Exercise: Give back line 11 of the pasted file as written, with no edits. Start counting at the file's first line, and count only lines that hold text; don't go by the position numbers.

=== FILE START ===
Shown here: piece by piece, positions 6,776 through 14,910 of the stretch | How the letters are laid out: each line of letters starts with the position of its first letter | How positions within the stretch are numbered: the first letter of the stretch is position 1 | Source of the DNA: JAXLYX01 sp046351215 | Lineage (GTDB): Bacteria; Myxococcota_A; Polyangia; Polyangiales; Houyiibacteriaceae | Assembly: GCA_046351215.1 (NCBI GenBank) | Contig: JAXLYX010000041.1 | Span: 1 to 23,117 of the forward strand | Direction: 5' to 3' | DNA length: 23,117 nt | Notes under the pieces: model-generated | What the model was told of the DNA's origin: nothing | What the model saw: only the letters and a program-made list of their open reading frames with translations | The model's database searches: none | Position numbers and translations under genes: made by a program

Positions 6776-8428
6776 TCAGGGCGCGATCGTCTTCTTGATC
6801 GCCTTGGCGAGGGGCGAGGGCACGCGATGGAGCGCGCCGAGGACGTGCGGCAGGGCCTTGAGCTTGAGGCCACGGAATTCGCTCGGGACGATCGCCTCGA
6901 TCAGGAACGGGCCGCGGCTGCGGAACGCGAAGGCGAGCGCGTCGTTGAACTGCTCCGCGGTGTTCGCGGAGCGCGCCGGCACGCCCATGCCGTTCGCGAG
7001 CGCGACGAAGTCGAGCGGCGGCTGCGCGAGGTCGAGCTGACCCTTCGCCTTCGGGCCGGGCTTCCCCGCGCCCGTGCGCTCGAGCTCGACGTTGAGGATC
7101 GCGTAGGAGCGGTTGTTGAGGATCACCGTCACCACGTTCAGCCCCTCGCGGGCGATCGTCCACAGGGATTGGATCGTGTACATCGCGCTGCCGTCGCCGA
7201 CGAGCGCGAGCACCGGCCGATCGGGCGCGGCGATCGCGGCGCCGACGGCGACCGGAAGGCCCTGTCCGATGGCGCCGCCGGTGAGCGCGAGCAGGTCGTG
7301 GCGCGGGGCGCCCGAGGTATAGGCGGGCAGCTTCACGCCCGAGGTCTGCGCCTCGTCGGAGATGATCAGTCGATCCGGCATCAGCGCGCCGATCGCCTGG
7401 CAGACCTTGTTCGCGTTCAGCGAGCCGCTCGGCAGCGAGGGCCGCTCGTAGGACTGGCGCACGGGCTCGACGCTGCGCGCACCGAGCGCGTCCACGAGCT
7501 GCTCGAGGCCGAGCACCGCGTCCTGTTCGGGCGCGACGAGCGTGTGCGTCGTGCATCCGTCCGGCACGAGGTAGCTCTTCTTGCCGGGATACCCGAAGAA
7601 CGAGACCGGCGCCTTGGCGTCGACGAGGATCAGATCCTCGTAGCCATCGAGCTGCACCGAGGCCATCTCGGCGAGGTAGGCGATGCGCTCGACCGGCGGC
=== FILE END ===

7501 GCTCGAGGCCGAGCACCGCGTCCTGTTCGGGCGCGACGAGCGTGTGCGTCGTGCATCCGTCCGGCACGAGGTAGCTCTTCTTGCCGGGATACCCGAAGAA